And so we have a very solid, inventive, truly modern crossover prog album. But then at last comes "The Sky is Red." I consider this the best prog metal song of the last 5 years and one of the best ever. It has complex rhythms, heavy guitars that allude to djentiness without falling into the cookbook, and hypercomplex drumming. But over the top Einar is simultaneously virtuosic and so emotive. And just when you feel like the album ended on a colossal fire burst, we get the odd time bursts that evolve slowly, methodically to a brutal breakdown unlike anything I've heard elsewhere. The first time I heard the isolated keys begin the riff, it seemed like the band was completely in free time. But as band slowly enters, the rhythm make more and more sense, and pummels you until it seems like you've known the vibe your whole life. It took several listens before my ear could impose the rhythm on the riff initially, and now that it does I yearn a little bit for the sense of surprise and discovery that I got on those early listens. This section may the only time in recent years I listened to music and thought "What just happened?" in delight.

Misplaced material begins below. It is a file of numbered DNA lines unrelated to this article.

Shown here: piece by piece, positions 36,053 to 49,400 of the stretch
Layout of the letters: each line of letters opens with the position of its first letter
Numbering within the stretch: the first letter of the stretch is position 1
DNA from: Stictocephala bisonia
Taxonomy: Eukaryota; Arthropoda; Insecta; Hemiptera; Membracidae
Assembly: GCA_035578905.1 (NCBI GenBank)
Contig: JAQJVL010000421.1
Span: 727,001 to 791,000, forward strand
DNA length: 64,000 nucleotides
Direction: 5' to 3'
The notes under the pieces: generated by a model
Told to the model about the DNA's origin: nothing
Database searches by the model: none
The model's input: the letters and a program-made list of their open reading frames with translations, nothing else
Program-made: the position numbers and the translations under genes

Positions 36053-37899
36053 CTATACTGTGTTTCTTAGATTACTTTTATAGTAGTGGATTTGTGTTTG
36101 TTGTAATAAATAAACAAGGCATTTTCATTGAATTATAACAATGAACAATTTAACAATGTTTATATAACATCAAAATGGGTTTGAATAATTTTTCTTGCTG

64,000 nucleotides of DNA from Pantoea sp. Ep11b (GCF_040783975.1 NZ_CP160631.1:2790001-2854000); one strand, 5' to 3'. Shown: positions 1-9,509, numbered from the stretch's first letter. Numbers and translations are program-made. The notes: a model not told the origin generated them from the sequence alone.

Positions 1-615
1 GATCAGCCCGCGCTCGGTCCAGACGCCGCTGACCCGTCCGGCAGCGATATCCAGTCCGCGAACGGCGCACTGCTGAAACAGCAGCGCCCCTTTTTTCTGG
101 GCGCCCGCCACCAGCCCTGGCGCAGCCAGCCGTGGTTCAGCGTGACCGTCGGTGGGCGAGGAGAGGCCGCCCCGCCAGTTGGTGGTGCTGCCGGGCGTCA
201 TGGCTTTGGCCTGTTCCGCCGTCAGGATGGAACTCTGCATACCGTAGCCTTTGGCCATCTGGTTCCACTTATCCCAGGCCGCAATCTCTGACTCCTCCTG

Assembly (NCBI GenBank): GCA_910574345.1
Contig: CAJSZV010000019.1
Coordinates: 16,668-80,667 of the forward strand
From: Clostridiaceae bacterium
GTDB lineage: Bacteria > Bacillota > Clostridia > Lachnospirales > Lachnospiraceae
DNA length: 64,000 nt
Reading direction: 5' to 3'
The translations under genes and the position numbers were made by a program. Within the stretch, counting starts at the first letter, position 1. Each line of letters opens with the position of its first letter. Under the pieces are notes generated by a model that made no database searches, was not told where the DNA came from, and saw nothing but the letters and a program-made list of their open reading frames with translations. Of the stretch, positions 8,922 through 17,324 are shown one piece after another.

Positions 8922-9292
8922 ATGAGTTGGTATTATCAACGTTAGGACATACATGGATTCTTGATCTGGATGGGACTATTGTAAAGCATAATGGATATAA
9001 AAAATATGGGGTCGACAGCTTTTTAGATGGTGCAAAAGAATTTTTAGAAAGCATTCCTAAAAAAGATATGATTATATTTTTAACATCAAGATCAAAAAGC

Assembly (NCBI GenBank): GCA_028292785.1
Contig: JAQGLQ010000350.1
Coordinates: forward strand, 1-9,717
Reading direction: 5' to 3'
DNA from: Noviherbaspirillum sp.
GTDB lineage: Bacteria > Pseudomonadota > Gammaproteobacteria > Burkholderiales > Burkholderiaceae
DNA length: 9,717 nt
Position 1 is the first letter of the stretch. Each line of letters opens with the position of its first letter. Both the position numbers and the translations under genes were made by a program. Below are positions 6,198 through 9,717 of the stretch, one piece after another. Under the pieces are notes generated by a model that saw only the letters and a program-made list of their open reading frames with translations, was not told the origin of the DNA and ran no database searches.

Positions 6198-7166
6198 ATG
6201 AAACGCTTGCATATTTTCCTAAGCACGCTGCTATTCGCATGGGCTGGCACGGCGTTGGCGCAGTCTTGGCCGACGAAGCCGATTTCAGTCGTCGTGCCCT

Part of the pop / modern / crossover move is the incorporation of electronic even including some programmed drums. This might seem a little strange considering the immense talent of the players, but this is where music is at now. These are the sounds of today. It makes this album feel new, forward thinking, rather than retro or stuck in the past.

Congratulations on a band that already had some success and talent choosing to continue to up their game and evolve.

Latest members reviews